airs and graces

airs and graces

A pretentious manner. She's always putting on airs and graces because she wants to impress other people. There's no need to put on airs and graces with me. I knew you long before you ever became successful.
See also: air, and, grace

airs and graces

BRITISH
If someone has airs and graces, they behave in a way which shows that they think they are better or more important than other people. I have never liked him — and his daughter is so full of airs and graces. Ian is such a nice bloke. He has no airs and graces. Note: You can also say that someone puts on airs and graces. In Liverpool I can still be myself, I don't have to put on any airs and graces here.
See also: air, and, grace
References in classic literature ?
Her little airs and graces were much admired, so were her accomplishments, for besides her drawing, she could play twelve tunes, crochet, and read French without mispronouncing more than two-thirds of the words.
and Sambo gave a ludicrous imitation of Adolph's manner; "here's de airs and graces.
So he entertained Wilson with some airs and graces and attitudes for a while, then stepped out of sight and resumed the other disguise, and by and by went down and out the back way and started downtown to reconnoiter the scene of his intended labors.
If airs and graces make an actress, ma'am, Magdalen's performance will astonish us all.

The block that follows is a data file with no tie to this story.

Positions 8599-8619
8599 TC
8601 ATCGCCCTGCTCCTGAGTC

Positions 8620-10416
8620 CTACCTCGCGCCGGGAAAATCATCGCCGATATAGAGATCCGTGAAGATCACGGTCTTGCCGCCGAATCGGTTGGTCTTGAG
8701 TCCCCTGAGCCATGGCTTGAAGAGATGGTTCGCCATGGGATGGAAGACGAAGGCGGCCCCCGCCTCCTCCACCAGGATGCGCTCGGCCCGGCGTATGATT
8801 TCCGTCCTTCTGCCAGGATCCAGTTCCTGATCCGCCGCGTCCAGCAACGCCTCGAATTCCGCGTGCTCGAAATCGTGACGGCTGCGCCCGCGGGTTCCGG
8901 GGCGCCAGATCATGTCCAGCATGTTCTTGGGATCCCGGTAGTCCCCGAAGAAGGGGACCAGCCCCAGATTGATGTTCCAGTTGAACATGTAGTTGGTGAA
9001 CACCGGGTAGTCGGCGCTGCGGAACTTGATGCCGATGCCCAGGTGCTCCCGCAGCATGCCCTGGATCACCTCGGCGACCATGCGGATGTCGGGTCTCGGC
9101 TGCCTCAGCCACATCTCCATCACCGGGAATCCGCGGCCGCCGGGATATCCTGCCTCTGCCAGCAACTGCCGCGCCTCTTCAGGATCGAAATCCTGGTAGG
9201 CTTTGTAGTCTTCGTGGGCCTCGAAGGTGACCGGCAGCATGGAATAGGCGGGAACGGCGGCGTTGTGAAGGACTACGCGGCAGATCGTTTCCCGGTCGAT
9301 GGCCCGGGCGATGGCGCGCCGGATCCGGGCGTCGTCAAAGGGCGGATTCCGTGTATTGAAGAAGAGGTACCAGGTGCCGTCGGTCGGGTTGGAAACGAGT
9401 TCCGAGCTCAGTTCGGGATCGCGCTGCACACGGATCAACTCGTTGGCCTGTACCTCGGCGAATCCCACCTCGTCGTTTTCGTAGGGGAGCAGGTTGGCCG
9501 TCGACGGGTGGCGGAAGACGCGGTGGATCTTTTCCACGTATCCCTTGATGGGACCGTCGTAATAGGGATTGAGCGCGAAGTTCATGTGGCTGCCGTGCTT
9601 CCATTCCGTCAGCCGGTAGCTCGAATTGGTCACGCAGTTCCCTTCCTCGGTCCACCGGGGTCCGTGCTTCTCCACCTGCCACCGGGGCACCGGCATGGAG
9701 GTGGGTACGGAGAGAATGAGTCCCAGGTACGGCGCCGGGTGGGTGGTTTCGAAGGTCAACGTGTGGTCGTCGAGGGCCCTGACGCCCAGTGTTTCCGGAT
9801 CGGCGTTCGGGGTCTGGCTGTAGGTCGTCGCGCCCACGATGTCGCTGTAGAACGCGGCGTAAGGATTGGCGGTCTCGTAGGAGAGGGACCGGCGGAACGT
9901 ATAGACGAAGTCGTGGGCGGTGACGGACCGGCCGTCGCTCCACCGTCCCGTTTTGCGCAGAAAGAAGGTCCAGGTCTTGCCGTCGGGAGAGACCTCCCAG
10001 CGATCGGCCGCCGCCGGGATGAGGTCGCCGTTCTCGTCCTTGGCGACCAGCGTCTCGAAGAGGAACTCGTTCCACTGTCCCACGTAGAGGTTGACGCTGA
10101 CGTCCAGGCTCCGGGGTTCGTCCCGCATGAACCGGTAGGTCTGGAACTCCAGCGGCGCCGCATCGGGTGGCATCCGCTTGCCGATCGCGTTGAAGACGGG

He had, moreover, the great merit of not repeating his personal bons mots and of never speaking of his love-affairs, though his smiles and his airs and graces were delightfully indiscreet.
He, on his part, was full of airs and graces and geniality.
The artist prefers a hilly country because it is picturesque; the engineer a flat one because it is convenient; the man of pleasure likes what he calls "a fine woman"--she suits him; the fashionable young gentleman admires the fashionable young lady--she is of his kind; the toil-worn, fagged, probably irritable tutor, blind almost to beauty, insensible to airs and graces, glories chiefly in certain mental qualities: application, love of knowledge, natural capacity, docility, truthfulness, gratefulness, are the charms that attract his notice and win his regard.
She settled her head on the pillow several times, to show her little airs and graces, and struck up her usual whiney sing-song before slumber.
Then, the whole collection of blacks, naturally as imitative as monkeys, at once reproduced all his airs and graces, his leaps and shakes and contortions; they did not lose a single gesticulation; they did not forget an attitude; and the result was, such a pandemonium of movement, noise, and excitement, as it would be out of the question even feebly to describe.
I can see through all your airs and graces, I see your game
I began to read them out again in due time, clothed with the literary airs and graces that I admired in it, and for a long time I imitated Ik Marvel in the voluminous letters I wrote my friend in compliance with his Shakespearean prayer: